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Showing posts from December, 2016

A Very Vintage Inspiration

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Finally, it's New Year's Eve. It's been quite a bumpy year for me personally but we've made it and can kiss that sucka (2016) goodbye! There are a few highlights for me and they mainly revolve around papercrafting. I've met so many wonderful people, some of whom are now friends, confidants, crafting teamies or all three! You've inspired me continuously and I wanted to take the time to say, thank you. Thank you for being part of my life; I appreciate all that you do.  
And what better way to share our appreciation than to design something for the occasion. I've actually made a third project but I can't share...yet. 
We've gone vintage with an older die from the Tonic Inspirations collection. These are AWESOME! My card was designed with the Circle Layering Dies and the Inspire Sentiment from Tonic. Again, I used the Layering Dies to create a 14.5cm circle card blank. I die cut the sentiment using Centura Pearl Paper and added a few Petaloo flowers and ora…

It's all a bit Tartan today.

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Welcome to my blog post on this sunny late December day from cheery Cornwall! Today I'm sharing some cards designed with the New Edition Tartan Paper Pads from Craftwork Cards. 
CWC previously brought out some handbag card blanks and luckily, I made a stencil of one a few months ago and used it today. The very large flowers came in the kit and I hand cut the large stamen, added some matching Candi and a few gems to complete the card. 


I used A4 white card to make a Double Z Card, adding all the tartan designs from one of the pads for this quirky design. Adding sentiments, bows, flowers and matching Cando from the Goodybag. 
Again, I used the A4 white card in the Goodybag to create this card blank (with a sizzix die this time) and just mat and layered for quite an effective card. 
Also, I've lined the inside of the card with matching papers for a finished look.  My last card is a simple matt and layered 15cm square card using all the elements from the Goodybag including sentiment, C…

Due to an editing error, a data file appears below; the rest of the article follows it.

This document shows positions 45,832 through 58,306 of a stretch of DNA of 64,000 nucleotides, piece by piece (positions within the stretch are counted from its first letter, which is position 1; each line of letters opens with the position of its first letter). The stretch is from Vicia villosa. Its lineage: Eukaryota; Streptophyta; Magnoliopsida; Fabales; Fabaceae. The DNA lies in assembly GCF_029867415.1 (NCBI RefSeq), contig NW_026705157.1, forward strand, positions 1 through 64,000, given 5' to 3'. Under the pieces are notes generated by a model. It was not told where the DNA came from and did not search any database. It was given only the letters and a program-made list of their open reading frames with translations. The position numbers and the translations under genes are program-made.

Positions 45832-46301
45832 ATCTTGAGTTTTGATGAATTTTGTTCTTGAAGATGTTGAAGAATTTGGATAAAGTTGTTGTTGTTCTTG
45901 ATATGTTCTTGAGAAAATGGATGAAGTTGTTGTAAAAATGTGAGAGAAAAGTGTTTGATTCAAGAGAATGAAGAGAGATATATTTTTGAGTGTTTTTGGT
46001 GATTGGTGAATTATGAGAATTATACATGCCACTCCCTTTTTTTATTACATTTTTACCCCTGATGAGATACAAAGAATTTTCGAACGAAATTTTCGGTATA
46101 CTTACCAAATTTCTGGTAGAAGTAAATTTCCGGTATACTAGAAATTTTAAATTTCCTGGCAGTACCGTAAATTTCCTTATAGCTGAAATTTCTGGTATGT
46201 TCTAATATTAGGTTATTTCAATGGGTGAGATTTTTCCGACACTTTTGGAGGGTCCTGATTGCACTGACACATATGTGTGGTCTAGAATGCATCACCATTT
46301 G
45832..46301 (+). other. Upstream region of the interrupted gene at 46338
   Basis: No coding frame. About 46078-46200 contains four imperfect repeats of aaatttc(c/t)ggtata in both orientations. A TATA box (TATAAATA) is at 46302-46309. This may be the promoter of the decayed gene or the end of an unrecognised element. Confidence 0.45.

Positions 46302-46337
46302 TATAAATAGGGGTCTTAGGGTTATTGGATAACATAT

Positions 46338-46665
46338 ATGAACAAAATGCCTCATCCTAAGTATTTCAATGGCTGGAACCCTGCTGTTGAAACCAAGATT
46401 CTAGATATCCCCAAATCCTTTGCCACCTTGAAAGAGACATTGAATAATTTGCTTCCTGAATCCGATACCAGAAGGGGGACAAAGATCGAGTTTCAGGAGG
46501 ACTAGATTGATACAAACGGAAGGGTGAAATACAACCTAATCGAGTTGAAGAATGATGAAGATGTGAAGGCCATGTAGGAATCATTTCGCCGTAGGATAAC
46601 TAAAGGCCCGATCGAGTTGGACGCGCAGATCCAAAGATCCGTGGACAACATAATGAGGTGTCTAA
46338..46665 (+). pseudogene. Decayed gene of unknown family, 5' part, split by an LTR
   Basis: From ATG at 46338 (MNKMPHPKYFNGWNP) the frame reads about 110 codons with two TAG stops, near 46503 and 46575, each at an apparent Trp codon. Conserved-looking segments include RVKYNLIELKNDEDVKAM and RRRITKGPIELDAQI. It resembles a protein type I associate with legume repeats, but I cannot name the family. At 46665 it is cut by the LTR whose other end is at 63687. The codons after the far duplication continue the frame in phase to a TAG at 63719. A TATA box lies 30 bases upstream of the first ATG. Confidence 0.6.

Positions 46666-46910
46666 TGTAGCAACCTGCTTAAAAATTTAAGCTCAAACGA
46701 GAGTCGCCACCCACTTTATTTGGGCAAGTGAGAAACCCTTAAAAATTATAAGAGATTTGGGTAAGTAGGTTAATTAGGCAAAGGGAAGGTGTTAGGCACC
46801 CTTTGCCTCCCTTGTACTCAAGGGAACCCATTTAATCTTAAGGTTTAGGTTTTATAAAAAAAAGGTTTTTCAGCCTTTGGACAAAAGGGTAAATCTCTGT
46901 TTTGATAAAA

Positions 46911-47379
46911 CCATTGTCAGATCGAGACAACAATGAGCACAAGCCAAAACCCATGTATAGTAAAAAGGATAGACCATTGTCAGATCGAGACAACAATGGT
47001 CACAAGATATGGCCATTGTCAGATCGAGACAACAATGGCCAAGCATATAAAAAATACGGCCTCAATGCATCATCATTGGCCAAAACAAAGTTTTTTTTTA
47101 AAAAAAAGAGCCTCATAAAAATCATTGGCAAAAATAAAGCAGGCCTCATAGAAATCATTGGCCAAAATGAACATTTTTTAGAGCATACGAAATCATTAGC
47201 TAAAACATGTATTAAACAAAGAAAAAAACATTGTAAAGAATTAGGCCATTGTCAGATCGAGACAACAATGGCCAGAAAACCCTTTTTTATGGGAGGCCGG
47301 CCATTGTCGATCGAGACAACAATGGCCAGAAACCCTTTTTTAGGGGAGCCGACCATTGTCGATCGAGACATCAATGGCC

Boxing Day Goodybag Extravaganza!

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Happy Boxing Day! 
Having woke up this morning from the excesses of Christmas I decided it was time to get creative today. But before I cover myself in glue and glitter I wanted to share some cards I designed for Craftwork Cards. 
I was privileged to work with the Shoreline Goodybag and it's gorgeous! Everything works together beautifully. 



Shoreline Goodybag contains £25.00 worth of product beautifully co-ordinated together with a wonderful ideas sheet with 5 card ideas for only £10.00 Contains: 36 sheets 8x8" patterned papers - Coastal10 white deep etch embossed frames - 5 each of 2 kinds1 x 10g pack CandiRibbons and bowsFoiled SentimentsFlowers Embossed Die cuts10 sheets A4 white cardstock - 300gsm ready to cut and crease to your favourite card size You can buy it here:  http://www.craftworkcards.co.uk/5006/goodybag-shoreline-free-p-p/

Why not take a look at ALL the Boxing Day Goodybags and sale items which you can see here: 
http://www.craftworkcards.co.uk/finishing-touches/boxing…

The Christmas Card, A History!

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Ho, ho, ho - Merry Christmas! 
Now, we've all made and received countless Christmas cards over the years but have you ever wondered where it all began?
Henry Cole was part of the 'elite' in early Victorian England, and had the misfortune of having too many friends.
By 1843, those friends had become quite a pain in the backside with all their letters A custom in England, the Christmas and New Year’s letter had received a new impetus with the recent expansion of the British postal system and the introduction of the 'Penny Post,' allowing the sender to send a letter or card anywhere in the country by affixing a penny stamp to the correspondence.
And everybody who was anybody sent letters! Cole was quite an enthusiastic supporter of the new postal system, and he enjoyed being the 1840s equivalent of an A List Celebrity, but he was also a very busy man, fretting over what to do when there were stacks of unanswered correspondence. “In Victorian England, it was considered…